- Michael C. Babin (Battelle, USA / firstname.lastname@example.org)
1) Battelle, USA , 2) National Institutes of Health/National Institute of Neurological Disorders and Stroke, USA , 3) National Institutes of Health/National Institute of Allergy and Infectious Diseases, USA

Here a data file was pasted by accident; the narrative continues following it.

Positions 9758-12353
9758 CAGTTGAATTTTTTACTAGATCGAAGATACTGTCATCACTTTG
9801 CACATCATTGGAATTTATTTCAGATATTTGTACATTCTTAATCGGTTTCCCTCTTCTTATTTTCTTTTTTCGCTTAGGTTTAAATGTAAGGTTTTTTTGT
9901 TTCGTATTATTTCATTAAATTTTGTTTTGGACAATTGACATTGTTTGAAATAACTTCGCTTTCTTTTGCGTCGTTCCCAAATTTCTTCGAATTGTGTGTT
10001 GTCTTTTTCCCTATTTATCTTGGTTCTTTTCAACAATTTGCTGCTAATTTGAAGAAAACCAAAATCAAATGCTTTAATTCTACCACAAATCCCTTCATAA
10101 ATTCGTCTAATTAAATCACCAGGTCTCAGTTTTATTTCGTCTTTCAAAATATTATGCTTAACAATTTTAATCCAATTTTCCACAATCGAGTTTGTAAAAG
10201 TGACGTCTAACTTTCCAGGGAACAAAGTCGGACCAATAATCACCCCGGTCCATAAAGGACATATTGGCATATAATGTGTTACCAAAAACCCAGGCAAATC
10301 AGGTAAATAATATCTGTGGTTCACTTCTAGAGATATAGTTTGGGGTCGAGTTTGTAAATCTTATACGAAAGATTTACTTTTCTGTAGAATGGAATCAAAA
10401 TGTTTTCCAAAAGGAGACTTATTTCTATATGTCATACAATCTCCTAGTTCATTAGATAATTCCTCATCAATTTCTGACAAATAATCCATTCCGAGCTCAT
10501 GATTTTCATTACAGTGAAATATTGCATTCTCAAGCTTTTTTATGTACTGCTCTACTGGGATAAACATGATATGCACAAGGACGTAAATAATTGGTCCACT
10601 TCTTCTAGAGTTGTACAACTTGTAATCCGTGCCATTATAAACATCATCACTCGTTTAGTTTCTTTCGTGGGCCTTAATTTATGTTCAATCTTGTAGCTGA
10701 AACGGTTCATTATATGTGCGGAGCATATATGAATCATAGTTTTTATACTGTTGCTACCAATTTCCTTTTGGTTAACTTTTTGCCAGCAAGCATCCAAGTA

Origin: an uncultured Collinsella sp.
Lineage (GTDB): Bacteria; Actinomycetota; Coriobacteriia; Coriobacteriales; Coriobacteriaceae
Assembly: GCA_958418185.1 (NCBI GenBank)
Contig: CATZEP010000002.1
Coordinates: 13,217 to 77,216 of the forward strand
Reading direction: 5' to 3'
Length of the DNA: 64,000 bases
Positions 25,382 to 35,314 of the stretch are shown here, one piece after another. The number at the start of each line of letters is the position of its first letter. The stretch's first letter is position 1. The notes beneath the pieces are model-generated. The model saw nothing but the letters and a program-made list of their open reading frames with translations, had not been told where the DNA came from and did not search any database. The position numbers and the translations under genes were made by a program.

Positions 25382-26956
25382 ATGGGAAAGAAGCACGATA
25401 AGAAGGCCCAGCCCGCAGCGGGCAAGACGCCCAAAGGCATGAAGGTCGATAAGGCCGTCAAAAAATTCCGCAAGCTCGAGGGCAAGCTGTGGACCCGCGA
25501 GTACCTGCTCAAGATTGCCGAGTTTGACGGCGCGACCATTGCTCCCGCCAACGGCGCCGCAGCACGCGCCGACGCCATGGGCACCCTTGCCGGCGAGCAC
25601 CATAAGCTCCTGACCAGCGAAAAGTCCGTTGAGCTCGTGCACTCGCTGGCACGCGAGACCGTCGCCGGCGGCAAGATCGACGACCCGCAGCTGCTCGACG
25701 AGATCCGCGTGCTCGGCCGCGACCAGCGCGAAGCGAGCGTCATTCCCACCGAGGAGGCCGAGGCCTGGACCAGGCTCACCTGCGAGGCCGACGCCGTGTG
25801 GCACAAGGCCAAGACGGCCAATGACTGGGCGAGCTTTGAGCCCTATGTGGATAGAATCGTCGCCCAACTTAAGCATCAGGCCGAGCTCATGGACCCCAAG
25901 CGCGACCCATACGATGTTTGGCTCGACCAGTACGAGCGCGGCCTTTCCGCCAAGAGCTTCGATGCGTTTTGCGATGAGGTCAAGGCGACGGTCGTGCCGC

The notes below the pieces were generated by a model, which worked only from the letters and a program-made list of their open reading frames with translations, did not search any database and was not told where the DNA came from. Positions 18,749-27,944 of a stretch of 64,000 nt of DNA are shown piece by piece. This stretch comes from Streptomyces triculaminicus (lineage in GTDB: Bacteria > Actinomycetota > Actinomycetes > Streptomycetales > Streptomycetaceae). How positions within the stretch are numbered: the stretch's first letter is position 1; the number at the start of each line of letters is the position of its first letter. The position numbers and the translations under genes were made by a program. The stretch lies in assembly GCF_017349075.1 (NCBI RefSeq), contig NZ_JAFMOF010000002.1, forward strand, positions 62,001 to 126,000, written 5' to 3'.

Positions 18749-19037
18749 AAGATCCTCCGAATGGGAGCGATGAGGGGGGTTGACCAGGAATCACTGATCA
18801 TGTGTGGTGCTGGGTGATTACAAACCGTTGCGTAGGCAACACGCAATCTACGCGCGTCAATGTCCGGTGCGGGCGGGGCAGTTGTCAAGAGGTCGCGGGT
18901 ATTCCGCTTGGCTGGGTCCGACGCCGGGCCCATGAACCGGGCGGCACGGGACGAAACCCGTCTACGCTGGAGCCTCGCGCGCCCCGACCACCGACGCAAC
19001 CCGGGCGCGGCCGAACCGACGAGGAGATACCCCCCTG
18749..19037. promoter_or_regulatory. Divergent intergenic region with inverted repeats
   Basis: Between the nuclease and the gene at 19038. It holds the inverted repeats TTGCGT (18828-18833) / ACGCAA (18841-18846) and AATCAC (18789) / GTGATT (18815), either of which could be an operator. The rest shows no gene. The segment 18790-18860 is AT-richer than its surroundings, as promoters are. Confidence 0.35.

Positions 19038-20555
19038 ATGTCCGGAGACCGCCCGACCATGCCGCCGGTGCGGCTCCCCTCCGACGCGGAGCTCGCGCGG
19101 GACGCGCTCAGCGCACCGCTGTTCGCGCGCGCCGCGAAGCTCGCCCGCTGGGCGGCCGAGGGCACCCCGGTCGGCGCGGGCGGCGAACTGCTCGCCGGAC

The oral toxicity of phorate oxon (PHO), with emphasis on gender- and age-related effects, was characterized in the Sprague-Dawley rat. The oral LD50 (95% fiducial limits) for PHO in corn oil was 0.88 (0.79, 1.04) mg/kg in males and 0.55 (0.46, 0.63) mg/kg in females with a probit slope of 15. Females had higher baseline blood cholinesterase titers, but males were significantly more tolerant. Younger rats generally had lower absolute cholinesterase blood titers. However as PHO challenges increased, baseline-normalized cholinesterase inhibition was independent of age and gender. Butyrylcholinesterase (BChE) and especially acetylcholinesterase (AChE) in brains of younger females were affected more than that in either males or older females. In summary, while female rats, especially older females, had higher titers relative to males, female rats were more susceptible in terms of absolute cholinesterase inhibition and 24‑hr lethality data, but the differences were not observed when titers were normalized to baseline levels.